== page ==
It was a winding road that involved really a very productive and for a young lawyer like me, a very interesting, a very educational experience of ongoing brainstorming and discussion and arriving at the strategies that we would need. With respect to the case of challenged every provision, the main claim was preemption. That federal supremacy meant that California, no matter how much it might dislike how the federal government was regulating immigration, had no right under the Federal Constitution to enact its own immigration regulations.
There were other claims, we had to have other claims, including equal protection, including procedural due process. Indeed, as a young lawyer, I was assigned to do the briefing on procedural due process in anticipation of the very first hearing in the case. There was lots of ongoing research and education and consultation and strategizing throughout what was not a slam dunk case. We were clear that the education provision, K-12 because it directly contradicted Plyler v. Doe, would get struck down. Really, the rest of the proposition was a much more difficult challenge, in part because there had not been a precedent and a piece of legislation as sweeping, as broad, and as anti-immigrant as Proposition 187.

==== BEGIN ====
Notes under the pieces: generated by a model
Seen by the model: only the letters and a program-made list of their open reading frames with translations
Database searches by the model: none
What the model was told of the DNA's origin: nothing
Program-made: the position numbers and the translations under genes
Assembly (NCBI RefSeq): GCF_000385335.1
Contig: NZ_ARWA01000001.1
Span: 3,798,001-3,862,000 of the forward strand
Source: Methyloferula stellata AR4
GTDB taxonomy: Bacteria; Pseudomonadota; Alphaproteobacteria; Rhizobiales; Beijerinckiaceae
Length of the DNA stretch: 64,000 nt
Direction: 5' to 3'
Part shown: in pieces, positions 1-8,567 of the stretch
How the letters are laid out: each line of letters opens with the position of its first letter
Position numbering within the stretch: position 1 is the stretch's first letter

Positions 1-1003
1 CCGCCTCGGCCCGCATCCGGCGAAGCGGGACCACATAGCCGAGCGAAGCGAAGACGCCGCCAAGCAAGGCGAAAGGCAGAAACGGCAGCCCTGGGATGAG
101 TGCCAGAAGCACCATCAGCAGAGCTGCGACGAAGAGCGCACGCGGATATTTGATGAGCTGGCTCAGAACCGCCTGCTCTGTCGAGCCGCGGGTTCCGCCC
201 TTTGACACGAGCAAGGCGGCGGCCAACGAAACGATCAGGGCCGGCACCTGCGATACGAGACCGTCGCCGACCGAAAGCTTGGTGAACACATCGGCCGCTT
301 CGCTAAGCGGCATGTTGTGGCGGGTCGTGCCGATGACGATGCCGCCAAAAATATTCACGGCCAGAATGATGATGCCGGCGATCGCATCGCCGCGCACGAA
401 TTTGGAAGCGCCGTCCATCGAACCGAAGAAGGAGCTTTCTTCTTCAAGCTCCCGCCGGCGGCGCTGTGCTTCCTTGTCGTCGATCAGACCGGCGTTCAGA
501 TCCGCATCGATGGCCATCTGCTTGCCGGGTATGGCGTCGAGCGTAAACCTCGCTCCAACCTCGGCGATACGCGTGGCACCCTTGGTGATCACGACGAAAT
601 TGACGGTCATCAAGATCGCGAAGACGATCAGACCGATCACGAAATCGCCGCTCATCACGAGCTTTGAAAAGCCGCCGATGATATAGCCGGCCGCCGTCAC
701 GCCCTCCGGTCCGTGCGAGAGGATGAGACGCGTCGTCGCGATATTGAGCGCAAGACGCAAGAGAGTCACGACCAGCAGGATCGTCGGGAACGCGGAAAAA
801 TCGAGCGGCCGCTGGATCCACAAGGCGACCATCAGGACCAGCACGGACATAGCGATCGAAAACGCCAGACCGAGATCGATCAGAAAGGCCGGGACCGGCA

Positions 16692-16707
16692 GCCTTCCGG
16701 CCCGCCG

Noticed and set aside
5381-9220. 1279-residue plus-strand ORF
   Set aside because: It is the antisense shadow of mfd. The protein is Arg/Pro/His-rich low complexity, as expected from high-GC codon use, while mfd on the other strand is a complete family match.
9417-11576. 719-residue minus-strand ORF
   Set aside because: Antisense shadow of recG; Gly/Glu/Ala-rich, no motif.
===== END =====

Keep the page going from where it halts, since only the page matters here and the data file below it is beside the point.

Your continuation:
Well, Proposition 187, like so many voter initiatives, though it was very lengthy and complicated, had some fairly obvious flaws. I think particularly troubling was the use of "reasonable suspicion" as a basis for denying anyone services. Reasonable suspicion is something that's used in the law enforcement criminal law context but it really was unprecedented to essentially prevent someone from accessing much-needed life-saving services based on someone's suspicions, but there were other provisions that were really very curious.
One that attracted a lot of attention during the debate and in the case before the court, involved public servants having to send notices to those they suspected of being undocumented, effectively saying the state of California believes you're undocumented, so legalize your status or leave the state of California. Really unprecedented to think of public servants having to spend their time sending that kind of notice to individuals who came before them. It was really a very odd and oddly constructed initiative, perhaps because it had so many purported authors, but it included many legal flaws that we were able to successfully use during the course of the federal case against it.